Baking Agatha-Brötli at the Historic «Du Bourg» Apartment

Part of the reason I love staying at the vacation properties managed by the Stiftung Ferien im Baudenkmal is the opportunity to discover regional Swiss foods.

Text: Heddi Nieuwsma, Pictures: Dorian Rollin

In the heart of the old city center of Biel / Bienne, the Du Bourg apartment is privately owned, but managed by the Stiftung Ferien im Baudenkmal. Built in the 16th century, the Maison Du Bourg received its Baroque facade during its reconstruction in 1720. Nearly three centuries later, its current owners renovated the property in 2018. Throughout the apartment, you’ll find furnishings of the highest quality, carefully positioned to highlight the architectural features of the building.

These historic properties allow you to cook with special ingredients that you may not always be able to find in other parts of Switzerland. One ingredient that I always look for, given my particular interest in Swiss bread, is flour. Chestnut, corn, rye, wheat and more – you can find different types from different mills, depending on where you are.

„This spacious attic apartment is the perfect location to bake regional recipes, because it blends historical features with modern design elements. Plus, its fully-equipped kitchen has nearly everything you need for cooking and baking.“

One of the breads I bake in the apartment during my stay is the Agatha-Brötli, that comes from the Sense-Oberland region of Fribourg. This tasty little pretzel-shaped bread is easy to make and doesn’t require a lot of ingredients. It would be a great bread to bake during your stay at one of these historic properties. You can eat it warm from the oven or pack it along for a snack as you explore during the day.

Recipe: Agatha-Brötli
Makes 10 little breads.


500 g white flour

75 g butter, softened

2 teaspoons (12 g) salt

20 g fresh yeast, crumbled (or 7 g dry yeast)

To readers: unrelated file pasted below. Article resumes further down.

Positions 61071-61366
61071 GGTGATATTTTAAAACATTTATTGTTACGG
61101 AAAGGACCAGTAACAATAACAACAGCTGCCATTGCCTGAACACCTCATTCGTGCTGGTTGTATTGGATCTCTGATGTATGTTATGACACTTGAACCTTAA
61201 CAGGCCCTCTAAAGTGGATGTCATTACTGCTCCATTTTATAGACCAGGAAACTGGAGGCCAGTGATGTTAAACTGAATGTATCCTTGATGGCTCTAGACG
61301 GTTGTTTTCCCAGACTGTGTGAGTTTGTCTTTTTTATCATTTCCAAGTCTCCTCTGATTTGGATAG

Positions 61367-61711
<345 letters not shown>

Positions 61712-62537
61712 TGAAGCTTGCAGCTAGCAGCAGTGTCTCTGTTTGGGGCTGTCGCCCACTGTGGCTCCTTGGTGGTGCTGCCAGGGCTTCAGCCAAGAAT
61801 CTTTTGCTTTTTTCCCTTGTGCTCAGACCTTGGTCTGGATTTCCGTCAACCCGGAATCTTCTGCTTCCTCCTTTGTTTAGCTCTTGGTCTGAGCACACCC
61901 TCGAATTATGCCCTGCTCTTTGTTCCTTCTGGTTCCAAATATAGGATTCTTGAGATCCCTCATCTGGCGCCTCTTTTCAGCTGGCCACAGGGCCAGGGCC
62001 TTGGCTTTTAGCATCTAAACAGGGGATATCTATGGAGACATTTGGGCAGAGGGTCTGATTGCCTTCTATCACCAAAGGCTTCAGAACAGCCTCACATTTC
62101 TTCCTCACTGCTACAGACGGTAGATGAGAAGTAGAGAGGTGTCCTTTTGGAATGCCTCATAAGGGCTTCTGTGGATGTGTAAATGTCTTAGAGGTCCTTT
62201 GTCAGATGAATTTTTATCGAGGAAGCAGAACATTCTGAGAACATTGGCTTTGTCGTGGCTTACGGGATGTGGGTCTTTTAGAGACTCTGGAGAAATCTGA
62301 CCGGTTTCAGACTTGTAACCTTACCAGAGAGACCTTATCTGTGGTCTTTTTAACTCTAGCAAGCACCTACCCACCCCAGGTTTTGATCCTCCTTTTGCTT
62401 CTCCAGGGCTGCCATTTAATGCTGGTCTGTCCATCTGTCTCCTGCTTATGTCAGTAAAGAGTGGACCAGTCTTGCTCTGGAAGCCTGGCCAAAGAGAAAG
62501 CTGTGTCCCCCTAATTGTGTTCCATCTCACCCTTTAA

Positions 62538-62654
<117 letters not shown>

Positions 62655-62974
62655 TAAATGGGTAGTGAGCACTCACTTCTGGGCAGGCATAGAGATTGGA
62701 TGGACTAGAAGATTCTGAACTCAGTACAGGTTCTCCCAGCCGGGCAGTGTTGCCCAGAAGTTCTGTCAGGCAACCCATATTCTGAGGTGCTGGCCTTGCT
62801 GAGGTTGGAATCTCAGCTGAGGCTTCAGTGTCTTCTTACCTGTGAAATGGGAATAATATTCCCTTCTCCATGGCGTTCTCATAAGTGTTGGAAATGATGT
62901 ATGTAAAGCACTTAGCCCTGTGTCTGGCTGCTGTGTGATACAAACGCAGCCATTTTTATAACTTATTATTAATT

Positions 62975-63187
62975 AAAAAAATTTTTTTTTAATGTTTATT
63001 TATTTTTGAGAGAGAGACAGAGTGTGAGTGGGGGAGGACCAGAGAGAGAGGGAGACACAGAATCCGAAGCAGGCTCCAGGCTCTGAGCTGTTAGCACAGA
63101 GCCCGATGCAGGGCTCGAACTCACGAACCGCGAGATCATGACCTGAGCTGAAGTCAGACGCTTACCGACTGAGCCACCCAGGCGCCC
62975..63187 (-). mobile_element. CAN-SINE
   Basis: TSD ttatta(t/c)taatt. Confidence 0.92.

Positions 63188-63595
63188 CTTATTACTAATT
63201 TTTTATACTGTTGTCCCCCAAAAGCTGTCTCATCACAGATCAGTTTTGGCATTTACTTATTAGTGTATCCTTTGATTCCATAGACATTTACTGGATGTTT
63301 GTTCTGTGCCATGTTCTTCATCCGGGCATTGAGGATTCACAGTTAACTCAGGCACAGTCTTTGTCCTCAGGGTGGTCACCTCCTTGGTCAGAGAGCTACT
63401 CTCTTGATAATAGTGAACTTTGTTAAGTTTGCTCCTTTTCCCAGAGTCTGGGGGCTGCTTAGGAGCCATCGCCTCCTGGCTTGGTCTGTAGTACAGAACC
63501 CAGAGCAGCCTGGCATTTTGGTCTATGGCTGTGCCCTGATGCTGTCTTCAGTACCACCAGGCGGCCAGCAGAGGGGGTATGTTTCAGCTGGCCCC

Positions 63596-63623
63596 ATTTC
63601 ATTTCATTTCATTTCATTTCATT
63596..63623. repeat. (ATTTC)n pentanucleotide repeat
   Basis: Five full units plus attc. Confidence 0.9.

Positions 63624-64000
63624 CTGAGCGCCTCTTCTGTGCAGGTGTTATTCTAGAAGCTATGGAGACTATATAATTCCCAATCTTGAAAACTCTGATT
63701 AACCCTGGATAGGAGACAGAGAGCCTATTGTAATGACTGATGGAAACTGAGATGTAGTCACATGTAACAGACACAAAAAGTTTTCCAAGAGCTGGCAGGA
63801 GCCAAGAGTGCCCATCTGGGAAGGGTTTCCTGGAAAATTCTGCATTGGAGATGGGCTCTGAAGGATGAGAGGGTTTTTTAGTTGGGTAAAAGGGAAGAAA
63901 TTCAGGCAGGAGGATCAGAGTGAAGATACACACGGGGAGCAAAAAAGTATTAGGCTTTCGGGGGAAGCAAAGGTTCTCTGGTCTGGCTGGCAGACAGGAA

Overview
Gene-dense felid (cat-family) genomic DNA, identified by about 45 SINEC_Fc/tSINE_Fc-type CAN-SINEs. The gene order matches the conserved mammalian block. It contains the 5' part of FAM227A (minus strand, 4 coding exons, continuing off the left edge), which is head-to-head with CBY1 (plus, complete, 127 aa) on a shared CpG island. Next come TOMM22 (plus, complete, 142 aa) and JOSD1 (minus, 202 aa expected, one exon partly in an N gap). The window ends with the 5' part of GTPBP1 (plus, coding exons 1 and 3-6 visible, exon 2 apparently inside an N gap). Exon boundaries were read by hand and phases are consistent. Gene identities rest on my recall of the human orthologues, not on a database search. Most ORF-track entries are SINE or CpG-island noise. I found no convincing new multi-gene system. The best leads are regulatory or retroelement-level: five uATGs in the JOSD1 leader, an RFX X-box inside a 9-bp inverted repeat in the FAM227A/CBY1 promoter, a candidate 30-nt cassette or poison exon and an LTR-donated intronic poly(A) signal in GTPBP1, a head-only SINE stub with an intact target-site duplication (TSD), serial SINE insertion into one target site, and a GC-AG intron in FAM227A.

300 ml milk, lukewarm

1 egg, beaten

1. In a large bowl, whisk together the flour and salt. Add the softened butter, in pieces. Make a well in the center of the mixture. Set aside.

2. Separately, add the yeast to the lukewarm milk. Let it rest for a few minutes and then whisk together until the yeast has fully dissolved.

3. Pour the milk and yeast into the center of the large bowl. Stir until a dough forms.

4. Knead the dough by hand for about 10 minutes, or use an electric mixer and a dough hook, until it becomes smooth and elastic. When you press the dough and make an indentation with your finger, it should bounce back.

5. Place the dough in a bowl and cover it with a damp kitchen towel. Let the dough rise for about 1-2 hours or until it has doubled in size.

6. Divide the dough into 10 equal portions. Roll each of the pieces into cylinders about 45–50 cm (18–20 inches) in length and then form them into a classic pretzel shape.

7. Place them on a baking sheet lined with parchment paper and cover them. Let them rest for about 30 minutes.

8. Apply a thin coating of the beaten egg to the surface of the little breads.

9. Bake for about 20–25 minutes in an oven preheated to 200ºC/400ºF, until they become a light golden brown.

Heddi Nieuwsma is an American living in Western Switzerland who enjoys learning about Swiss food. Through her blog, Cuisine Helvetica, she shares recipes and information about Swiss regional foods, as well as culinary events and travel. In October 2020, Helvetiq published her first book, Swiss Bread (in English, French and German), with 42 recipes and stories from different regions of Switzerland.

Click here to order Heddi’s Book «Swiss Bread», with more than 40 delicious bread recipes from around the country and some of the stories behind them.